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Lucid Loquacity

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The Chinese Venture [Jul. 16th, 2006|11:06 pm]
Lucid Loquacity

novelnovelchunk

[escapingrome]
They were happy people.

But whereas Peter's happiness came naturally and effortlessly, Kun's came as the result of a fierce and impassioned struggle. You could see him wrestling himself over it everyday, propping up his conscious with a root beer (real beer if he could get it) as the alcohol-free regions of his mind planned his next attack, usually with whatever lucky (or possibly unfortunate) girl happened to walk by at the time. When he was happy, it didn’t have the simplicity or cleanliness of someone who had spent their life content. Kun's happiness was wild, passionate, terrifying.

Unlike Peter, whose happiness, even at its most intense, was pleasant because he shared the light with the room, Kun's seemed to darken it, taking the light and gathering it around himself until he, standing there in perfectly rumpled clothing, head tilted, eyes narrowed, lips flowing with debauchery, was too wonderful to look straight at without shading your eyes. He must have had something amazing in him, girls would sigh, because although his passion seemed the temporary takeover of some marvelous Greek god --as if it had been Zeus seducing them not as a bull or swan but as an equally enrapturing teenage boy—it was unquestionably something that belonged to Kun.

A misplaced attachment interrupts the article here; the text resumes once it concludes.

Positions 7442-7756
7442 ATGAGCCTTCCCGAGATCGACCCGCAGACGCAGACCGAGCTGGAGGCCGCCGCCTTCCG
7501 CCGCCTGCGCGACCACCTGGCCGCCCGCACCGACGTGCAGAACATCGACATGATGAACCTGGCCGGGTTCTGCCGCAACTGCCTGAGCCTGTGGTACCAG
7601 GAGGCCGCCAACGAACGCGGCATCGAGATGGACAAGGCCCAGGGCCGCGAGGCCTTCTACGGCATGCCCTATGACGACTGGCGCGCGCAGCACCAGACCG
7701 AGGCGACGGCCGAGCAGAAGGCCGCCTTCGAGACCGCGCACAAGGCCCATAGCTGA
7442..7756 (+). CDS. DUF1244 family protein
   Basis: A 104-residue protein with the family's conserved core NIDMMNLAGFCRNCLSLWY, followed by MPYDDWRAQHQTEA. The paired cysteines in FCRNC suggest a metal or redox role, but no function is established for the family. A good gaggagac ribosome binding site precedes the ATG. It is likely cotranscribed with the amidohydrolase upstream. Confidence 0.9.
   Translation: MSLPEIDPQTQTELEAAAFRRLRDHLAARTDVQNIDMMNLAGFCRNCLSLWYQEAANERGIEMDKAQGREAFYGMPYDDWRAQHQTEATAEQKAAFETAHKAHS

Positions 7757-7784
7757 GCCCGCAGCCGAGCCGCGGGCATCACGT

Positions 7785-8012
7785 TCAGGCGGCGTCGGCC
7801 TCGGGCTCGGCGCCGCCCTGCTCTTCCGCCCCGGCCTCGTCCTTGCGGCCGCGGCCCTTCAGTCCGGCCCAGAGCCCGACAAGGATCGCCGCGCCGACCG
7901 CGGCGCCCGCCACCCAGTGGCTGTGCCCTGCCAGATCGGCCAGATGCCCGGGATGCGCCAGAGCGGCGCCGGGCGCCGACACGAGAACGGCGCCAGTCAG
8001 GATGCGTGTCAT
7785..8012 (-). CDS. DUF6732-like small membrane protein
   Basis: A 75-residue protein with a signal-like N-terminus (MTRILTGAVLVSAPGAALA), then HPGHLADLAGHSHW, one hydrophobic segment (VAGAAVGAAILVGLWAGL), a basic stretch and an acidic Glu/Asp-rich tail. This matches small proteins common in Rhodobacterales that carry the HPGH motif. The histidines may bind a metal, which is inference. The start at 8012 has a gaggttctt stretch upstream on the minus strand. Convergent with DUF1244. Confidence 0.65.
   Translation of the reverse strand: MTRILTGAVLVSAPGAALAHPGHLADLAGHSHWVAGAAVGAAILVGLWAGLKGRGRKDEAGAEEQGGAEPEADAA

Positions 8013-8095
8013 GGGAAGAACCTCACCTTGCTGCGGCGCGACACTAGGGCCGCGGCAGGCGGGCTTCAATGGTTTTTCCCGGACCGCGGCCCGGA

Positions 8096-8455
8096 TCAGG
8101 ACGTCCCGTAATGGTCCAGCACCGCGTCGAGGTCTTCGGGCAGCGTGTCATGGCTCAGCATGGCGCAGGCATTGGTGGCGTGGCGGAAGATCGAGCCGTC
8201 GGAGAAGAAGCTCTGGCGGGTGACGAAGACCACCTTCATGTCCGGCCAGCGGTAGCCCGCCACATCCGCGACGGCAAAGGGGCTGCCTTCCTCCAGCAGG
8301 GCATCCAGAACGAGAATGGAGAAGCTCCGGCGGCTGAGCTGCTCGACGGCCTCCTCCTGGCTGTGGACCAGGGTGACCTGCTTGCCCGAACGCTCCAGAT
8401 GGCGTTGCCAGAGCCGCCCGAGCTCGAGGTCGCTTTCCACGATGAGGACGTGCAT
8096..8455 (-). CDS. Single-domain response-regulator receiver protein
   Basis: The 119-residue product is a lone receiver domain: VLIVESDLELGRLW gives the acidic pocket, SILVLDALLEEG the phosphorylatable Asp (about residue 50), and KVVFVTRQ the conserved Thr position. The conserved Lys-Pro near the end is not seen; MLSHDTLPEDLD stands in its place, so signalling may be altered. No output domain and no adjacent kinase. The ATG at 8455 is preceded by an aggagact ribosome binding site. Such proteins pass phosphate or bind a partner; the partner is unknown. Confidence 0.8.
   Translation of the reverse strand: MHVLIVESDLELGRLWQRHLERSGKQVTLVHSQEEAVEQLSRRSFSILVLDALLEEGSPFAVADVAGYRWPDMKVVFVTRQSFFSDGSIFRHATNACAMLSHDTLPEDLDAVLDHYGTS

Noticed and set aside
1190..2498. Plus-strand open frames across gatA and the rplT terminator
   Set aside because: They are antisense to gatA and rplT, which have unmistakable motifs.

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Comments:
[User Picture]From: bfluker
2006-09-17 10:10 pm (UTC)

This was really fun. Thanks for posting it.

I really like the point of view in the second part. The voice is one of an awed observer which makes me even more entranced with Kun's magnificence.

In the first part, the way you characterize Kun works really well. You can explain his personality without giving us a direct link to his mind(I mean chiefly by his behavior). This allows kun to still be a mystery, aloof, and the "Greek god" we know he is.

After reading this, I love your characterization of Kun, but I'm also intrigued and want to more about his comparison character, Peter.
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